Meet Damon – An Interview with Zachary Wilder

As we continue getting to know the Acis and Galatea cast a little better (previous interviews with Nola Richardson and Kyle Stegall), we now introduce tenor Zachary Wilder. Mr. Wilder makes his ABS debut as Damon in Handel’s pastoral, January 23-26. His views on the work and making a career as an American opera singer based in Paris, France, are below.

Zachary Wilder

Zachary Wilder

Tell us about Damon’s role in Acis and Galatea? What musical challenges does Handel create for this role?

Damon really serves as the voice of reason in this work, cautioning both Acis and Polyphemus against making poor decisions in the heat of passion or anger. What makes Damon challenging, but also very interesting, is that Handel really asks of you to listen very carefully to what is going on around you all of the time. Each time Damon sings, he is offering a contrasting color in response to the aria that just came before; so you have to really pay attention to your colleagues. Also, two of Damon’s arias are in “call and response” with the instrumental lines (violin in “Would you gain the tender creature” and oboe in “Consider, fond shepherd”), so there is quite a lot to think about and listen for!

Acis and Galatea is one of Handel’s most enduring and popular operatic works. What do you think attracts listeners to it? As an artist, what do you find most rewarding about it?

That’s true! I think Handel was particularly inspired when he first got to England. He really tapped into the beautiful, melancholic tunefulness of the English music tradition there, which makes the work very touching and appealing. But I think what makes the work so exciting is the mixing of French, English, and Italian styles that Handel brought to it, bringing together the best elements of each to make something quite different and incredibly compelling.

You are an accomplished performer in staged Baroque operas. Any favorite roles or productions that you have performed in?

That’s a tough choice! I’d have to say Grimoaldo in Handel’s Rodelinda, as well as singing the role of Mercury in this real gem of an opera by Gioseffo Zamponi: Ulisse all’Isola di Circé. The battle scene with Venus was a blast and I got to dance in that production!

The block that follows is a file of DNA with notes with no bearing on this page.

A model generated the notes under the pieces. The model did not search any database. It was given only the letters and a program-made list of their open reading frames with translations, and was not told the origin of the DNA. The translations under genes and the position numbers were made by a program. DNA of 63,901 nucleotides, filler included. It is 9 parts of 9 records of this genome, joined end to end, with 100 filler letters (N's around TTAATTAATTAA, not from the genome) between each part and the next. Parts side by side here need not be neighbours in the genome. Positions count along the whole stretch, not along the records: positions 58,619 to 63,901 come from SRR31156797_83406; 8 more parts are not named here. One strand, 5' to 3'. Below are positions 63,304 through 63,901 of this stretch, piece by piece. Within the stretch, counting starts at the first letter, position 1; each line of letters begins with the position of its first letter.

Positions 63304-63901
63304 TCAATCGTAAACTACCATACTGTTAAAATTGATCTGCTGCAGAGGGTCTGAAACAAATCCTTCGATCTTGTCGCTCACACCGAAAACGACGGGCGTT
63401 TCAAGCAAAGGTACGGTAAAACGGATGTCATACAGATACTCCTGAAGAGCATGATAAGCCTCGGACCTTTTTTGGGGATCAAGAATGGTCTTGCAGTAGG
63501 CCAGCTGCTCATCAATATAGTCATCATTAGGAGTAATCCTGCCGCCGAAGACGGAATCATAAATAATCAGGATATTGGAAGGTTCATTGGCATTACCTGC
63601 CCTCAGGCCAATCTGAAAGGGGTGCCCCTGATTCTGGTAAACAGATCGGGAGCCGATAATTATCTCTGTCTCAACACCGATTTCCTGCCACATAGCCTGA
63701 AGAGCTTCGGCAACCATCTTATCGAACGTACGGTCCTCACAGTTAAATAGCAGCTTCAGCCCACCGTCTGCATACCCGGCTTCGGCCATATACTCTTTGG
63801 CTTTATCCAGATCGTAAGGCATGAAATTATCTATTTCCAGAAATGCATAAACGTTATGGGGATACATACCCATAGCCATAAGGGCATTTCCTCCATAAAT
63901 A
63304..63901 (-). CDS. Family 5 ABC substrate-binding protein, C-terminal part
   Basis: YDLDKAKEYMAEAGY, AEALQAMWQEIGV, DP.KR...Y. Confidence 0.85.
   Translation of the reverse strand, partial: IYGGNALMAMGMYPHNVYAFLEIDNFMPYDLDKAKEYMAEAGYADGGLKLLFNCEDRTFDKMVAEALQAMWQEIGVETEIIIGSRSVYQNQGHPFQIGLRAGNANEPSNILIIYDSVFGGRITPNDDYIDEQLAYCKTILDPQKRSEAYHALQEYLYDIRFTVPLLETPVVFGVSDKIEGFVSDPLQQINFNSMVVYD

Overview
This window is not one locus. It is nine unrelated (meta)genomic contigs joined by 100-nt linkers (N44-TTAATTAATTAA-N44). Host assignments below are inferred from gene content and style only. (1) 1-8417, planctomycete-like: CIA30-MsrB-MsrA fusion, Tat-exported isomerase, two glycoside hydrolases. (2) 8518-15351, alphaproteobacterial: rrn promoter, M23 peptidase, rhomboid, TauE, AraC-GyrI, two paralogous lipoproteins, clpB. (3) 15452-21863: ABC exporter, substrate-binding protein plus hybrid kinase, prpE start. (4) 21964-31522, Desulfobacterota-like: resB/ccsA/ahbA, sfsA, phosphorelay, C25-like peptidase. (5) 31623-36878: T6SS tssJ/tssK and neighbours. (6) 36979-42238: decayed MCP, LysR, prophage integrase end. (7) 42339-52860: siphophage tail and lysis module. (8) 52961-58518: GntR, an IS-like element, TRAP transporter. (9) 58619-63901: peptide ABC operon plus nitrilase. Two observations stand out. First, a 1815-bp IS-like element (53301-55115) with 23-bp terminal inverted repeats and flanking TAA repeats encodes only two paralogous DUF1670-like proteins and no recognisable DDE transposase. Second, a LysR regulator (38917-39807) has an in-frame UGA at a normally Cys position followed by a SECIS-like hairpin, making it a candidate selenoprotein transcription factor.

This year, I’m very much looking forward to singing Septimius in Handel’s Theodora as well as partaking in Boston Early Music Festival’s productions of Monteverdi’s Il Ritorno D’Ulisse in Patria as Telemaco and L’Incoronazione di Poppea as Lucano.

As an American musician living in Paris, do you observe any significant differences among French and American audiences for Baroque music?

Oh gosh, you’re going to get me in trouble … It really depends on where in France, but in general the French have the benefit of a very rich education in their own cultural heritage. Lully, Charpentier, Rameau, and Cavalli all performed and premiered many of their works just a few miles west of Paris in Versailles. So while the French are very proud, they are also very possessive and are not afraid to tell you what they did or didn’t like about your interpretation. American Baroque audiences also hold performers to a very high standard, but they don’t come with the same cultural baggage, so are generally much more open to new sound experiences.

Will this be your first visit to Northern California? Besides singing with ABS, what do you look forward to doing while you are here?

I’m actually a native Californian (though a Los Angelino … shh, don’t tell anyone), so I’m really very excited to be singing in my home state as I miss it very much. I’ve been to San Francisco and the surrounding areas quite a few times and am always in awe of the richness of the surrounding geography, mid-century architecture, food culture, and arts scene. I’ll probably try to go to the MOMA, take many walks, and make sure to indulge in as much Cali-Mex food as possible before returning to the other side of the Atlantic.

Unfortunately the SFMOMA will still be closed for renovation while you are here. Anywhere else?

Oh no! That’s a shame to hear, but it encourages me to explore some new things in San Francisco. I’m a big fan of contemporary art, but also anything sort of Wunderkammer-like. The Museum of Craft and Design looks like it’s up my alley and will be opening up their new exhibits just before I get into town. The Sarah Winchester House in San Jose is something I’ve always wanted to see, but it may be too far. However, the Burlingame Museum of Pez Dispensers (and Banned Toys) looks “very” promising.